It Happened To Us

Recently a friend of ours had an accident where she injured her foot.  She has two little kids and she was literally unable to walk around (doctor’s orders) for weeks, and so was unable to take care of them.  One of the things that she really struggled with was being a bother or a nuisance to others, even her husband.  She also struggled with why this had happened to her, especially in light of a number of times recently where she and her children had been sick.  She asked, “Why did this happen to me?”

Of all that things that one can answer in a time like this, my wife’s answer seemed to truly embody the spirit of a person on mission.  Her answer?  “It didn’t happen to you, it happened to us!”  What she meant was that this person was a part of our community, and so anything that happened to her didn’t just affect her, but all of us.  So as we offered to care for her children, pick up supplies at the grocery store, and just come over and be a friend to spend time with, it didn’t feel like we were being burdened by “some person’s problems”.  It felt like we were dealing with a need within our own family – like our own need.  The Apostle Paul says that no one complains about feeding themselves (Eph 5:29).  It felt so natural to help this person, it was like we were just helping ourselves.

So when you face challenges, don’t forget that God puts us in community so we do not have to face them alone.  Don’t resist people serving you.  That’s what they’re supposed to do.  And when others around you face challenges, don’t hesitate to step in and help.  Rid your heart of the idea or attitude that “it happened to them.”  No.  It happened to us.

God Loves Dedham – Part 1

In our community we’re in the process of sharing the love of God in a new way.  Our goal is to display God’s love in meaningful ways in our town (it’s adjacent to a major New England city and has about 25,000 residents).  About 3 months ago I reached out to the other pastors in the area and asked them if they would partner with our church to display the love of God.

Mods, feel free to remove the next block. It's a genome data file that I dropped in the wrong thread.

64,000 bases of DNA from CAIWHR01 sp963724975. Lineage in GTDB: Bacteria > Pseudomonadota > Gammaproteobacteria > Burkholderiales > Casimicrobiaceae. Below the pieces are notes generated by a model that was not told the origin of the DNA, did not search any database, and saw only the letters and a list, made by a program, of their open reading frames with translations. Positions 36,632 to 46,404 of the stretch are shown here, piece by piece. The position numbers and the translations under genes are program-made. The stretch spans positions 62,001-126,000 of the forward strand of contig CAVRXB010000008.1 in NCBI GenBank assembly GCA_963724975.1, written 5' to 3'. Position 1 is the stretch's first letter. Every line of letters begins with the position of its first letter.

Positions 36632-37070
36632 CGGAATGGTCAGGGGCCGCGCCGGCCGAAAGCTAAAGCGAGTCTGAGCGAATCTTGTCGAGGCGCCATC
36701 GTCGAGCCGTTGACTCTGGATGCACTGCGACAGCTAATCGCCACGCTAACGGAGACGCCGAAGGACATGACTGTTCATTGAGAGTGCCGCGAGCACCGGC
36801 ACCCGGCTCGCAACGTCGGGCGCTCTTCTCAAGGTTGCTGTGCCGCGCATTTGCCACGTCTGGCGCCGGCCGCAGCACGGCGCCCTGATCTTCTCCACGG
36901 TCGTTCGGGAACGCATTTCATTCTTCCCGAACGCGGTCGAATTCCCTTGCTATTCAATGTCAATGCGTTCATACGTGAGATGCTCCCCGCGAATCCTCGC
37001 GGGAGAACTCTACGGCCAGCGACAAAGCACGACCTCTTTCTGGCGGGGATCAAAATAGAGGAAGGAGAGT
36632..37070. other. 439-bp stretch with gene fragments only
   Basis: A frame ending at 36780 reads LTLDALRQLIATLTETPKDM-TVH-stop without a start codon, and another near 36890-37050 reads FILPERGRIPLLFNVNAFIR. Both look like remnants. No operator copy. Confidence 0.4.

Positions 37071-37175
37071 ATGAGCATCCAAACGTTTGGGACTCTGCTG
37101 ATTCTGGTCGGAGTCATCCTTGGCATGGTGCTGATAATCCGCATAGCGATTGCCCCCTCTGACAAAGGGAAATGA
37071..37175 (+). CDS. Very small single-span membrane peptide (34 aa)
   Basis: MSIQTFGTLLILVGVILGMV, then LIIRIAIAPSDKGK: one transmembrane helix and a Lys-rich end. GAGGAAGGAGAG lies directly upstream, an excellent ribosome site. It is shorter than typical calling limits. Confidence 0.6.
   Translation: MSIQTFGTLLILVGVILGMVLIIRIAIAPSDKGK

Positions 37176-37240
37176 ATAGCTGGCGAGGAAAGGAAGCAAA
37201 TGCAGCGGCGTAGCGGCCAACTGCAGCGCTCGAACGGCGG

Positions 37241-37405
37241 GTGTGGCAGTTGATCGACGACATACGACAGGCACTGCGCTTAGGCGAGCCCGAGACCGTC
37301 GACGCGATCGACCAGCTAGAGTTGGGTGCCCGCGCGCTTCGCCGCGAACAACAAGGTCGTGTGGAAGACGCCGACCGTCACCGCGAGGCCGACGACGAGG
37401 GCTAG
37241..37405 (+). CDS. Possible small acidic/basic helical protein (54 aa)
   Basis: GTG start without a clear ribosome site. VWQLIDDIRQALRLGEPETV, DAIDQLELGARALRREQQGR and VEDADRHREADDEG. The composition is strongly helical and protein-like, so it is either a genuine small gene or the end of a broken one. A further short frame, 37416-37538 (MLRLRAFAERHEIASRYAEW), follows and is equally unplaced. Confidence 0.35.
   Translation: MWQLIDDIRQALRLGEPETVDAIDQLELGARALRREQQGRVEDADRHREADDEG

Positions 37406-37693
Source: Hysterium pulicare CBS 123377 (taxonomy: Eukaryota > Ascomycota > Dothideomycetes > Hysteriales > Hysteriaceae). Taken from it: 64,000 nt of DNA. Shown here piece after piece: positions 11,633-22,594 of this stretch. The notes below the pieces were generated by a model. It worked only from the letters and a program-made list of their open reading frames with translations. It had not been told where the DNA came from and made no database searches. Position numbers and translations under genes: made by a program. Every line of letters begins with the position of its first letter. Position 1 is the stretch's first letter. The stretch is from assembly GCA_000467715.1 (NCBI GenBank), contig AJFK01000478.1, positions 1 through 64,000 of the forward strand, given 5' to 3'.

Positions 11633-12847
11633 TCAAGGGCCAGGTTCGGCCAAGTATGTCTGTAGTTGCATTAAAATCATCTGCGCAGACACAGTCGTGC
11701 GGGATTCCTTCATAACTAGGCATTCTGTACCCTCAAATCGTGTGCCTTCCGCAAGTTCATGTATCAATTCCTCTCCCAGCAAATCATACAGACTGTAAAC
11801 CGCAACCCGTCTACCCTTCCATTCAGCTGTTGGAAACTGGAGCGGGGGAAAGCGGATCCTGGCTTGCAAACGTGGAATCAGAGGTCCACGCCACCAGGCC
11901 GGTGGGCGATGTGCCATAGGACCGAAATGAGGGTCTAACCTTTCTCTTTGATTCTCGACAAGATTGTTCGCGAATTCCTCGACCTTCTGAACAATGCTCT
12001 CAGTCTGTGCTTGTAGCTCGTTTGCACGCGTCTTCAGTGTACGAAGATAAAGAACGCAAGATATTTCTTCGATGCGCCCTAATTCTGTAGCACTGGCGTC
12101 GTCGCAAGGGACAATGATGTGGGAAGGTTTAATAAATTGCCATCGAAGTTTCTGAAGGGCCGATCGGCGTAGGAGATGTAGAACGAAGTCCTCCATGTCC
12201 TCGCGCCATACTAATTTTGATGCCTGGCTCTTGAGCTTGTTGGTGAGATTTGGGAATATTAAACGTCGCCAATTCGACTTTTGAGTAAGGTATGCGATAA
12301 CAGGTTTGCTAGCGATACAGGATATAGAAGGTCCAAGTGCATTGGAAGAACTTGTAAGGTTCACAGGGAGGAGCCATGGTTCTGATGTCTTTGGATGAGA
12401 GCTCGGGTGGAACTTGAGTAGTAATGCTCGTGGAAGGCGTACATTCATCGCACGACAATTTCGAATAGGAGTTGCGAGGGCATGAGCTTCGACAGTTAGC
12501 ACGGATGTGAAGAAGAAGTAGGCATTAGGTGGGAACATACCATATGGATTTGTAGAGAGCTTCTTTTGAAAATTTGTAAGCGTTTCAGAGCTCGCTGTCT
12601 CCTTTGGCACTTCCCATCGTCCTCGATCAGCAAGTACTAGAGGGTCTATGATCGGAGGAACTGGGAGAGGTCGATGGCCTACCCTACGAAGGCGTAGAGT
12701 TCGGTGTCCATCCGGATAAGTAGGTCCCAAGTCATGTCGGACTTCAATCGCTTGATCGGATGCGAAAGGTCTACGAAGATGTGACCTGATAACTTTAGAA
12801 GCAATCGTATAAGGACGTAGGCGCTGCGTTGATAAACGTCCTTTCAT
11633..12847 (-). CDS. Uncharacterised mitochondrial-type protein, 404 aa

My concern was that, with so many different views on God and his love, we could easily get sidetracked into some baseline agreement around good deeds or earth care.  Don’t get me wrong.  Good deeds are, well, good.  And earth care is a biblical mandate.  But these were not my motivations for working together.  I knew we would need to gather around a biblical vision if we were to have any hope of making a real difference in our community.

I will list our 5 point vision and expound on them below.  Out of 14 churches in town, 9 have agreed to participate in a day of service and celebration.  In the morning, we will send out workers to different projects around town, mixing teams from all the churches.  In the afternoon, we’re hosting a community celebration at a local park with food, games, live music, and testimonies of God’s love and goodness.

Here are the points and the explanation of the first point:

1.  We must work together to show the love of God among the people of God.

2.  We must show the world the love of God through service and compassion.

3.  We must proclaim the love of God through the Gospel of Jesus Christ.

4.  We must rely on the Holy Spirit to guide us and empower us to fulfill the mission of the Church.

5.  We must expand our vision to the size of the Kingdom.

1.  We must work together to show the love of God among the people of God.  “…all men will know you are my disciples, if you love one another.” John 13.35  We cannot dare to claim that God loves the world if his people cannot even love each other.  It is a claim that will be flatly rejected as any form of meaningful truth.  God’s love becomes an irrelevance for a world that sees Christian disunity.  We must first learn to love one another if we seek to share God’s love with a broken, hurting, and dying world.  If we are to have any hope of loving one another, we must know one another.  Therefore, we must work together, as one Body.

This does not mean we must agree on everything.  It does not mean we must gloss over our disagreements.  It does mean that we must come to a place where the “Jesus in us” is bigger than our differences.  It means that we must put Jesus before our understanding of Jesus.  When we obey Jesus’ command to love, the world will take notice.